Nothing puts the “forever” in “Graceland Forever” quite like pulling on a blue and gold jersey and biking across the entire state of Iowa in July.
Every mile is up hill, of course, and on bumpy roads. Into the wind. Through swarms of gnats. And don’t forget the 117 percent humidity.
But fear not: Team Yellowjacket is heading out for a fourth year in a row on RAGBRAI, the (Des Moines) Register’s Annual Great Bicycle Ride Across Iowa. This year the 16-member group of alumni and friends will join more than 10,000 other cyclists in the annual river-to-river trek from the Missouri to the Mississippi – even if it takes them “forever” to do it.
This year’s route meanders through the northern part of the state from July 20 to 26, with overnight stops in Rock Valley, Okoboji, Emmetsburg, Forest City, Mason City, Waverly and Independence before the final push to the ceremonial tire-dip at the riverbank in Guttenberg.
This year’s team of 16 – from Iowa, Missouri, Minnesota, Michigan, Colorado, Utah, and Alberta, Canada – includes five-year rider Betsy Shelton ’98, who pedaled her first RAGBRAI before Team Yellowjacket’s first official trip in 2011. The Lamoni native works as a communications consultant in Denver, where folks often ask her why she does it.
“Because I’ve lost my mind,” she joked. “But really, you go at your own pace. You meet interesting people. You eat delicious pie. It’s kind of the epitome of Iowa all in one week.”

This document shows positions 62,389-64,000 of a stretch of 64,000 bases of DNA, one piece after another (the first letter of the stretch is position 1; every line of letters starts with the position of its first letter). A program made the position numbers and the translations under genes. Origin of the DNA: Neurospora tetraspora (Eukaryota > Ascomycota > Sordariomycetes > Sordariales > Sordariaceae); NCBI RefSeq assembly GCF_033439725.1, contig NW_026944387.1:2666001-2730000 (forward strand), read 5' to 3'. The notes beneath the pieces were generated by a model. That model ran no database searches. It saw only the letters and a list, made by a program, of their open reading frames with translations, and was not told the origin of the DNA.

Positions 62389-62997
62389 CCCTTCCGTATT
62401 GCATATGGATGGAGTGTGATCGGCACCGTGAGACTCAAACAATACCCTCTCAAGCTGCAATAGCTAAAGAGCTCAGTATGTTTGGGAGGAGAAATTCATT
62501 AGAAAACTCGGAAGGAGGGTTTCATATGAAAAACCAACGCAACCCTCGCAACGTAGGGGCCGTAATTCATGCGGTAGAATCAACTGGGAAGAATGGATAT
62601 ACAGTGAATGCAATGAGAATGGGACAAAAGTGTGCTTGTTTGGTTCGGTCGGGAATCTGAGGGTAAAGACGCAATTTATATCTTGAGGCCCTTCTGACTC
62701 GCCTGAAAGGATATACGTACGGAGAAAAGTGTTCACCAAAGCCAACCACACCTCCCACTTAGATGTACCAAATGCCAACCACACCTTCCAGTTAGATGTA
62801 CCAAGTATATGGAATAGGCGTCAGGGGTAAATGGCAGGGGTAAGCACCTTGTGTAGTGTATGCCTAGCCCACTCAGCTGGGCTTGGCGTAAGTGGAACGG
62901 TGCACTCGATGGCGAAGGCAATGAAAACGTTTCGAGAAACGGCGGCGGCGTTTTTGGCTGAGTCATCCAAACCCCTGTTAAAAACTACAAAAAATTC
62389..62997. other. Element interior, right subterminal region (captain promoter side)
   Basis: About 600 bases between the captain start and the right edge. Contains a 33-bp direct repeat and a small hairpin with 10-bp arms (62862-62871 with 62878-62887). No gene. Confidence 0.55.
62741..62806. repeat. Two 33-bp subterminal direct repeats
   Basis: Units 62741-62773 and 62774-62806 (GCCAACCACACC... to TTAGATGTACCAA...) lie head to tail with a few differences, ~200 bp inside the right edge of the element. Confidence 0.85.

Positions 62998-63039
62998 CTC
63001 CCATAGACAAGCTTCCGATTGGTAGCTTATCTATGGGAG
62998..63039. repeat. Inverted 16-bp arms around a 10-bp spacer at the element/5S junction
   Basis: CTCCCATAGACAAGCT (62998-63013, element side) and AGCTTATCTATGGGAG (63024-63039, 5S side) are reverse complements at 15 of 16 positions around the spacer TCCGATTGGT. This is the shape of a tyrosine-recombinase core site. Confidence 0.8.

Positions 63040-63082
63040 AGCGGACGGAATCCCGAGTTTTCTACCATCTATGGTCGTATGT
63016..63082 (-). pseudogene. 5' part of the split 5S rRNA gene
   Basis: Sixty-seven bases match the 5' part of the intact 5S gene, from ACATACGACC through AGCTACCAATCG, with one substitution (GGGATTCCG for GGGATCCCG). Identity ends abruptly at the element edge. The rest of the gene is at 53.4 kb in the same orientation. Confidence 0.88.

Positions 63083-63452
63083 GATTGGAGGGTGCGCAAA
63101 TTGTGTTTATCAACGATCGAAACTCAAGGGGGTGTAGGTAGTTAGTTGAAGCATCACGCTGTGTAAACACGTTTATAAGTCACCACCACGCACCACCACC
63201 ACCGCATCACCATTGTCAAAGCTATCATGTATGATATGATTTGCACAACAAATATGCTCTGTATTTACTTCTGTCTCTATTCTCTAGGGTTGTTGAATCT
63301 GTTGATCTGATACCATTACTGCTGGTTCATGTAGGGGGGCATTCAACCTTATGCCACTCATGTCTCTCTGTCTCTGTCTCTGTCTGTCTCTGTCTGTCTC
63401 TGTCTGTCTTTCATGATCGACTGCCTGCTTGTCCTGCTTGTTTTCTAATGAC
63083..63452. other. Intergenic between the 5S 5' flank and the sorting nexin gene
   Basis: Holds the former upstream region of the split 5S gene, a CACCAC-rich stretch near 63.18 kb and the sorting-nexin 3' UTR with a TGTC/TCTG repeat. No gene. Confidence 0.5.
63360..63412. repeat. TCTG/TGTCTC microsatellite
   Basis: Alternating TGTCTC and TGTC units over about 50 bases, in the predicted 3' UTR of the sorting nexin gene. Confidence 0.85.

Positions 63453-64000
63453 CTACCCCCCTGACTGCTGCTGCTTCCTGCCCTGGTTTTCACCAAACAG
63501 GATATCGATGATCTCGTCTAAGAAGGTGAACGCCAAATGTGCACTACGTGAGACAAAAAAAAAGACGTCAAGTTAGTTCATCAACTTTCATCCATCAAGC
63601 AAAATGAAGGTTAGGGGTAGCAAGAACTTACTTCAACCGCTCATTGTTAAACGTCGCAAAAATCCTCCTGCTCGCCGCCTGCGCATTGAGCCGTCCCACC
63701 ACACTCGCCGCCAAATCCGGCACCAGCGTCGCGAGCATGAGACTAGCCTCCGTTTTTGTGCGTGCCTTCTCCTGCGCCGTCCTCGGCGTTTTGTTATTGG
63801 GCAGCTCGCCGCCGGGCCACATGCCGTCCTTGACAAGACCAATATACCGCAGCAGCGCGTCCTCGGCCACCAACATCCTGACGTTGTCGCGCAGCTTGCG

It’s the epitome of Graceland, too. Every year, university alumni and Community of Christ congregations open their homes to Team Yellowjacket along the way, offering a warm (but air-conditioned!) welcome at the end of each day.
“It’s like a party all across the state,” said sag-wagon driver and honorary team “mom,” Doris Cadman ’67, of Ogden, Utah.
She drove a support van earlier this summer for her husband, Bob, and their daughter Kathleen “Paco” Cadman ’02 as they biked from Victoria, British Columbia, down the west coast to Tijuana, Mexico. The open road offered none of RAGBRAI’s spandexed hordes, which took Bob awhile to get used to.
“You come over a hill and just look down at the complete roadblock of everyone walking their bikes,” Bob said. “That first year, I hated it. After the first or second day I told Doris, ‘I’ll finish this, but I’ll never do it again.’”
But RAGBRAI gradually worked its magic. The Cadmans have returned every year since.
“It’s the camaraderie,” Bob said. “It’s the team and the whole atmosphere of it. I love it.”
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